Needing a key stop
If there's one series that captures the defense's continued inability to come up with key stops in the fourth quarter, it was the Packers' first possession of the fourth quarter.
Following a missed 51-yard field goal by
"It's frustrating because they're not even a running team," linebacker
"We're a much better team than that drive showed and we just have to learn from it."
The drive featured run plays of six, two, 10, nine, 13, five and 14 yards. Five of the runs went to the right, including the touchdown over the right guard.
"We are way better than that," linebacker
But it did happen. In fact, it's been happening a lot, lately, and at all too important times in the games.
The secondary has been the main culprit in blowing leads in the final minutes of the previous three games. The front seven didn't get it done Sunday night at Lambeau Field.
Wrong side of momentum
That's the number of non-defensive touchdowns the Lions have allowed in 13 games this season.
Eight times this season the Lions have been on the wrong end of those momentum-swinging plays.
Sunday it was a 43-yard fumble return touchdown by Mike Daniels that completely changed the complexion of the game in the second quarter. It was similar to the way the kickoff and punt return touchdowns changed the momentum in losses to Tennessee and the first meeting with Minnesota. The same way a 72-yard interception return changed the game in the first loss to the Packers in Week 11.
The Lions continue to be on the wrong side of those plays.
"I think that was a turning point in the game, but we still had plenty of time after that to be able to get things going," head coach Jim Schwartz said. "Particularly the two turnovers, not just one, the seven points, but both of them (Stafford also threw an interception at the Packers 13-yard line on the next possession following the punt).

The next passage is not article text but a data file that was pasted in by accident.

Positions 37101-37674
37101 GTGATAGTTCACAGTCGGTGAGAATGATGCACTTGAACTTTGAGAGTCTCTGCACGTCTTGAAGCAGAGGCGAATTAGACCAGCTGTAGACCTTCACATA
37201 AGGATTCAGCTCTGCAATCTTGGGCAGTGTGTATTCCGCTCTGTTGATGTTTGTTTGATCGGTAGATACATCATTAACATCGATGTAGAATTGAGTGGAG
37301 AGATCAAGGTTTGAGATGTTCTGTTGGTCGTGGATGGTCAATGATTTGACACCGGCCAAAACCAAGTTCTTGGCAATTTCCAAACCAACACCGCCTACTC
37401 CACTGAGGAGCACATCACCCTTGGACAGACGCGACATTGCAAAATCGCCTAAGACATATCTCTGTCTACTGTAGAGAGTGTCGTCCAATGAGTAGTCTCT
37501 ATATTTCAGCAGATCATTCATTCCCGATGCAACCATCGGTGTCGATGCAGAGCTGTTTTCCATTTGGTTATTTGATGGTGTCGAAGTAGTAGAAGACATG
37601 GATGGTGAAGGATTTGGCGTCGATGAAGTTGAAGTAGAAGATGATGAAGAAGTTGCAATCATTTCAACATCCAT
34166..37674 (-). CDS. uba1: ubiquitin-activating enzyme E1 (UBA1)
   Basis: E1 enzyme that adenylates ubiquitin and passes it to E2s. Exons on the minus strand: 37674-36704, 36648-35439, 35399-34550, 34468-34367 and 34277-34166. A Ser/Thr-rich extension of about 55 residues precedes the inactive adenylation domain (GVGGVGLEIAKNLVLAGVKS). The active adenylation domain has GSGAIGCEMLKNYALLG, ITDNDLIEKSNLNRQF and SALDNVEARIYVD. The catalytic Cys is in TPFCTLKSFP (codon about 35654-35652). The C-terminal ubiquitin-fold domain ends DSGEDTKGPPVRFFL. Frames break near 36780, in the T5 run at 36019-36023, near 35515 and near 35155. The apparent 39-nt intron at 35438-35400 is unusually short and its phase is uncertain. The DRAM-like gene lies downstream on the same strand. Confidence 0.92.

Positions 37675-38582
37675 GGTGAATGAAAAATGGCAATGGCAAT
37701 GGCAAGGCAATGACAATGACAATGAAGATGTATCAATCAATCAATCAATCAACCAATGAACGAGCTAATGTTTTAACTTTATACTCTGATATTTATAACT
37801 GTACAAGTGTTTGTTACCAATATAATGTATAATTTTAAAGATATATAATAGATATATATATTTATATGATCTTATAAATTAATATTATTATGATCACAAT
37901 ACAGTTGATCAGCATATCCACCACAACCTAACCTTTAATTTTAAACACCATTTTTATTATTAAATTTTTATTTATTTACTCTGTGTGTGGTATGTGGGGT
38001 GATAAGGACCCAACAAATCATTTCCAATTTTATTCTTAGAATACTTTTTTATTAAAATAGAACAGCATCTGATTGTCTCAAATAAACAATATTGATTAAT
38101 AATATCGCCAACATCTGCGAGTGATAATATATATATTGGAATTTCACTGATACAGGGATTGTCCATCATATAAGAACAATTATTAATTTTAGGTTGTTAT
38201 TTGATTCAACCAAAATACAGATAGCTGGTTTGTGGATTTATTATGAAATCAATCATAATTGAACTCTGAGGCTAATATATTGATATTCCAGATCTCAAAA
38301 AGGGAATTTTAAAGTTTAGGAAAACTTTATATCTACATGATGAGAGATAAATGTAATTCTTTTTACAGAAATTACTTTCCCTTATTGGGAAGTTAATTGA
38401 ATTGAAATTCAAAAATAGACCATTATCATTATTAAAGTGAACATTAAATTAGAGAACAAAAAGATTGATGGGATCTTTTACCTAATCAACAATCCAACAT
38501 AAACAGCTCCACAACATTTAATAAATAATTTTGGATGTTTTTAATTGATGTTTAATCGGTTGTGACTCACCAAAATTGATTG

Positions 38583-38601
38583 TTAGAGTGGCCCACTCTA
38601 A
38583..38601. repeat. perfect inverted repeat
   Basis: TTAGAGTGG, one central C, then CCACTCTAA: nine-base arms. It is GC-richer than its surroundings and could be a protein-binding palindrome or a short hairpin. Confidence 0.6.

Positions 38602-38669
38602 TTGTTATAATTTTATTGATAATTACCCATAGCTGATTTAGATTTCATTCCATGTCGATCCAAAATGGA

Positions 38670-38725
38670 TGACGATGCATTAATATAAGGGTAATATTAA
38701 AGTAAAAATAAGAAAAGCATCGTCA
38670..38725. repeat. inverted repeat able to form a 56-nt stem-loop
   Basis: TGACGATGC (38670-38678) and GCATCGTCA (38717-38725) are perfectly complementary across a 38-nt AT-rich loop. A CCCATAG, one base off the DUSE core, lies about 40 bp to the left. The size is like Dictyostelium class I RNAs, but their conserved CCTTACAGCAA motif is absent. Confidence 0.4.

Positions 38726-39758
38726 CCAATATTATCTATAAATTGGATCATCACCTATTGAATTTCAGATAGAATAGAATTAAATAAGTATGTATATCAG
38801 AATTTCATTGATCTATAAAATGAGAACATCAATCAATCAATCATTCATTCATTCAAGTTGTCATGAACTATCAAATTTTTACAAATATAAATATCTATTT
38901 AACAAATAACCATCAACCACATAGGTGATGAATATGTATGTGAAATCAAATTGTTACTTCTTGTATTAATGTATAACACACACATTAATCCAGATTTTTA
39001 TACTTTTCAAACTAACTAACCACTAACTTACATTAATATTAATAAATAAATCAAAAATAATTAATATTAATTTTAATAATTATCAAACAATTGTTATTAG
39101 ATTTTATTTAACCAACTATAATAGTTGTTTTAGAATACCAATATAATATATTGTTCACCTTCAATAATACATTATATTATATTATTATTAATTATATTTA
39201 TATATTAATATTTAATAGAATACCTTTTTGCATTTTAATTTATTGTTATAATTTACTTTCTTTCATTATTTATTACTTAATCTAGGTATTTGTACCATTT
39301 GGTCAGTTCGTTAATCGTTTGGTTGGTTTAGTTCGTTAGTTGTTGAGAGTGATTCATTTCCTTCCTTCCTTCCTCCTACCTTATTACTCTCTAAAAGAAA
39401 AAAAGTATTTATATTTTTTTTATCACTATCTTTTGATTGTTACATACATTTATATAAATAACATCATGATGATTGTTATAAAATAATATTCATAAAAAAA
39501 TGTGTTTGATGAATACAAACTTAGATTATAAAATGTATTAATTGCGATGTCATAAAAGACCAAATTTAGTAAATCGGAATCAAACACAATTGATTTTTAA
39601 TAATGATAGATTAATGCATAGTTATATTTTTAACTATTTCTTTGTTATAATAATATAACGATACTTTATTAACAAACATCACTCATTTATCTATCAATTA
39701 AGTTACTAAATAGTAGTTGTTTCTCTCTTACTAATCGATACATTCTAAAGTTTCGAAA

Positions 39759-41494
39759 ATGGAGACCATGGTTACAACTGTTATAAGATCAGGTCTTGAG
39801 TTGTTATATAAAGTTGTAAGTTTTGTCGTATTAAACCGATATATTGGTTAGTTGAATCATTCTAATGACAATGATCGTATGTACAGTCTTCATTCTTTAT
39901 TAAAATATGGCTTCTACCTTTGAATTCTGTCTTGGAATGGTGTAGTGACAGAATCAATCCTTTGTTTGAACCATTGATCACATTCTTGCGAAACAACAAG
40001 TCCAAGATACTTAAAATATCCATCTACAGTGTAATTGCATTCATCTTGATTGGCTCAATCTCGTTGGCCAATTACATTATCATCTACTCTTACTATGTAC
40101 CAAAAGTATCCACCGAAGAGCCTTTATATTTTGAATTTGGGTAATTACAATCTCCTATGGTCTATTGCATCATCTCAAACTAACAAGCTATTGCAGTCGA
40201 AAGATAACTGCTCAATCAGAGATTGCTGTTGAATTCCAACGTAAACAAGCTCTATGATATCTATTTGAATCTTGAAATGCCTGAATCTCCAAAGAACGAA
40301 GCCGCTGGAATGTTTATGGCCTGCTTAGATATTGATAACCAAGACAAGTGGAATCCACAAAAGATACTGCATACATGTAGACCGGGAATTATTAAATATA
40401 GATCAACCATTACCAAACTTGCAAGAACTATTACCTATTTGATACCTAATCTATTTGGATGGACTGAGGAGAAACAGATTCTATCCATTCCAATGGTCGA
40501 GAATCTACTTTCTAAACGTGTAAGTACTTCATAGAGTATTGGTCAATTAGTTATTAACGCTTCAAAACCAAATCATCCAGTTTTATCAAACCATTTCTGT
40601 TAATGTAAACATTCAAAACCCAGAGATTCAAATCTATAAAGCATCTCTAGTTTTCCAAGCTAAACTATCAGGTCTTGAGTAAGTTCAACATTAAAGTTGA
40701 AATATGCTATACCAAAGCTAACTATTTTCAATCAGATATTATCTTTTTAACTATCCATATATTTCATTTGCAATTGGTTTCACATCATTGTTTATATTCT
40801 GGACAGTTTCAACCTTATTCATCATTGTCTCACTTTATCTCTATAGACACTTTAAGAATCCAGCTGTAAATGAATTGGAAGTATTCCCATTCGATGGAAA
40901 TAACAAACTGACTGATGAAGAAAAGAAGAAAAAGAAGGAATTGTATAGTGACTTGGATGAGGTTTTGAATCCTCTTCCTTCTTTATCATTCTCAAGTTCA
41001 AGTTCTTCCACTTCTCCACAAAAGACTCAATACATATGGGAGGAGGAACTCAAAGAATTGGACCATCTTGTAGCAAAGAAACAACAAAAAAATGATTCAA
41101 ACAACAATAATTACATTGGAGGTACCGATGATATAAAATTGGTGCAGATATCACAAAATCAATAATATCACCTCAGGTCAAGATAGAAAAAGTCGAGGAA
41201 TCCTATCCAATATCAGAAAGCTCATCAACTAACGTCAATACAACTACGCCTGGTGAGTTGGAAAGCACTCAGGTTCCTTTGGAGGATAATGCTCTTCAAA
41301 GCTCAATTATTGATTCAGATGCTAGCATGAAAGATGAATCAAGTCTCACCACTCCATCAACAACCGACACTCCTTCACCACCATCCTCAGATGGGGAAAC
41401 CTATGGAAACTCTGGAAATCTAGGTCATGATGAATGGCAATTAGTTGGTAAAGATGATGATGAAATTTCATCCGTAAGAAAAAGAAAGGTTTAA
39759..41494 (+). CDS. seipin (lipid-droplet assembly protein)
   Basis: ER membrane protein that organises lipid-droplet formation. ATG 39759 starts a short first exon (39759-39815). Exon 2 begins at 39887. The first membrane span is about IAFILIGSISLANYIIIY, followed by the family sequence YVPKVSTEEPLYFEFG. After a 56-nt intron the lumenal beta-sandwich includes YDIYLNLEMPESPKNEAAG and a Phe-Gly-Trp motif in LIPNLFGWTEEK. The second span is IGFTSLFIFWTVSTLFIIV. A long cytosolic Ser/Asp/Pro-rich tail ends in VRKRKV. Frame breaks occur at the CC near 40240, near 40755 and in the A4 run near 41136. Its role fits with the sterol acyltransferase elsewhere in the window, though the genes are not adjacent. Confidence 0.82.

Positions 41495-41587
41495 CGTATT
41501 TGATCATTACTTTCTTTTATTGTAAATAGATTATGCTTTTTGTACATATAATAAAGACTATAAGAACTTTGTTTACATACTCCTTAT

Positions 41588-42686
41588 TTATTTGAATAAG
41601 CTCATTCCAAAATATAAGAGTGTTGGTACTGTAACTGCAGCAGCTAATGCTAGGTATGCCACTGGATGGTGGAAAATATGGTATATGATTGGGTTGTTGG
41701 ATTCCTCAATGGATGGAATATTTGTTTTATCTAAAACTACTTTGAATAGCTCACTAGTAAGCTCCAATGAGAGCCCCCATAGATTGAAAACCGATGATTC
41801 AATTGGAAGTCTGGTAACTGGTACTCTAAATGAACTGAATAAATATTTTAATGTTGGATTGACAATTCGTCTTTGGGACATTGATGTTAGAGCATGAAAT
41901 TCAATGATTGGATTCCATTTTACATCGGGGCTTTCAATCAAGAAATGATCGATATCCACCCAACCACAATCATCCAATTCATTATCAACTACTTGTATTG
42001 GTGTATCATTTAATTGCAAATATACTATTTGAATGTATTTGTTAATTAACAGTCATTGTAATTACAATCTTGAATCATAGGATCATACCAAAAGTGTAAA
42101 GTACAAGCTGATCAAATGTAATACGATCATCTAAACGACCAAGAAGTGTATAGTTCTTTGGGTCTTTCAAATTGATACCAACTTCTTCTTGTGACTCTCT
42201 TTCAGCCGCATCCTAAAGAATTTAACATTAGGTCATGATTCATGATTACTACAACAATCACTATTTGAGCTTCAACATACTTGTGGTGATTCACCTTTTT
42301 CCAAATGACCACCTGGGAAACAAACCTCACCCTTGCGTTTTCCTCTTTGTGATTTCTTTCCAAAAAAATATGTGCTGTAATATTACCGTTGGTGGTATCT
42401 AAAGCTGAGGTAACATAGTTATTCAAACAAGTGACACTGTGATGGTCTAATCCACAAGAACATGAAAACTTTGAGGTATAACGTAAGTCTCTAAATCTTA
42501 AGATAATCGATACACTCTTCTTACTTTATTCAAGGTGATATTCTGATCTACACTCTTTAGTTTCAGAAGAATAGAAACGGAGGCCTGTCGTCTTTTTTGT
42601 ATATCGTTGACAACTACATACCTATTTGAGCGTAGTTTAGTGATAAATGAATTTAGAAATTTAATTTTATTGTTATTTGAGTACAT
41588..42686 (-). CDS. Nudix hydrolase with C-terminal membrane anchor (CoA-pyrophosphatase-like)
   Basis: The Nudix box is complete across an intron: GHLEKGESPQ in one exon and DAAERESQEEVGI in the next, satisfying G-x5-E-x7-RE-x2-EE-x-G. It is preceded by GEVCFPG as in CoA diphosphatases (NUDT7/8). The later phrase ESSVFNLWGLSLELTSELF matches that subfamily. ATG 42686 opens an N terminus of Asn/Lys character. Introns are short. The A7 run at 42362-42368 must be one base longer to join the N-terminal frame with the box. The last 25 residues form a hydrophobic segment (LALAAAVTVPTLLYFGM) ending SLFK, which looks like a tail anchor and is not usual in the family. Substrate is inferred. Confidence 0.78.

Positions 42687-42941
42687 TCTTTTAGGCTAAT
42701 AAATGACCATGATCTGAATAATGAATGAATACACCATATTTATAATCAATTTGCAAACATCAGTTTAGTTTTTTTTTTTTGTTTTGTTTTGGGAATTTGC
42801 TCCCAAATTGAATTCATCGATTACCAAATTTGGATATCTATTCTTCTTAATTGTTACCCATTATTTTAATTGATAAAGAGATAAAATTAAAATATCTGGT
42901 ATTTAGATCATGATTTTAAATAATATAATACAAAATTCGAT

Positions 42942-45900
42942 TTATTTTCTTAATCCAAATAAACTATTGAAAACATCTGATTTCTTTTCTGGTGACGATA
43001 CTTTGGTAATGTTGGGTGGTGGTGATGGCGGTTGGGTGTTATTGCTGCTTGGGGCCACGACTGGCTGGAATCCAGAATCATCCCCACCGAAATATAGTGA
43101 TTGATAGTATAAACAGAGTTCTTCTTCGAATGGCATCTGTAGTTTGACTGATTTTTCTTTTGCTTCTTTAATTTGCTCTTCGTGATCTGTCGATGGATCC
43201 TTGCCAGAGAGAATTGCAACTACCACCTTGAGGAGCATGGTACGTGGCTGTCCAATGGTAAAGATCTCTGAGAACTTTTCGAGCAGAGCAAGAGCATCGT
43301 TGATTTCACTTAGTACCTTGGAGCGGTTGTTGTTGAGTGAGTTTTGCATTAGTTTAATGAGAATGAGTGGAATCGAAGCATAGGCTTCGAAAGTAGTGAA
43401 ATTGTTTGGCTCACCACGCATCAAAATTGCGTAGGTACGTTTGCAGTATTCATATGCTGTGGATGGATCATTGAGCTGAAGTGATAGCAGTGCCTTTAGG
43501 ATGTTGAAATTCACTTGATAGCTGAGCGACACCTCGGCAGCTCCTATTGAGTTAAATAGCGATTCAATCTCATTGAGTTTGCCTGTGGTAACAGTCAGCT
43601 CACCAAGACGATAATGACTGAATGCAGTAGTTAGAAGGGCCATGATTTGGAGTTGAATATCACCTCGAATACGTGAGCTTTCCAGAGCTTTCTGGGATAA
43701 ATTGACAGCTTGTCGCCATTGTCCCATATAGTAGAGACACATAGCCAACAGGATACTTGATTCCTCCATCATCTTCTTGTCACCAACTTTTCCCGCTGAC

"We had more chances after that, but that was certainly a turning point in the game."
Performing in the clutch
Midway through he fourth quarter with the Lions down by a touchdown and needing a stop with the ball at the Green Bay 36, they looked to be in a good spot with the Packers facing a 3rd down and 11.
The Lions chose to rush only three lineman on the play and drop eight back into coverage.
"We had used that in the last game in a couple situations," Schwartz said. "It was 3rd down and 11. It's just one of the calls we have in a game."
There are a dozen or so calls every game that can be second-guessed and analyzed, but the one knock on this particular call was that it put the game in the hands of the most inconsistent part of their defense – the secondary.
It also gave the best quarterback in the NFL time to sit in the pocket and wait for someone to become open, which receiver Randall Cobb did for a 38-yard gain.
The Packers ended up kicking a field goal on the drive and putting the game away with a two-possession lead.
With the game on the line the Lions relied on the weakest part of their defense.
Closer to history
That now brings his total to 1,546 on the season - 303 yards away from breaking the record.
Johnson needs to average just 101 yards per game the rest of the way.
He now has 96 receptions for 1,546 yards and five touchdowns on the season.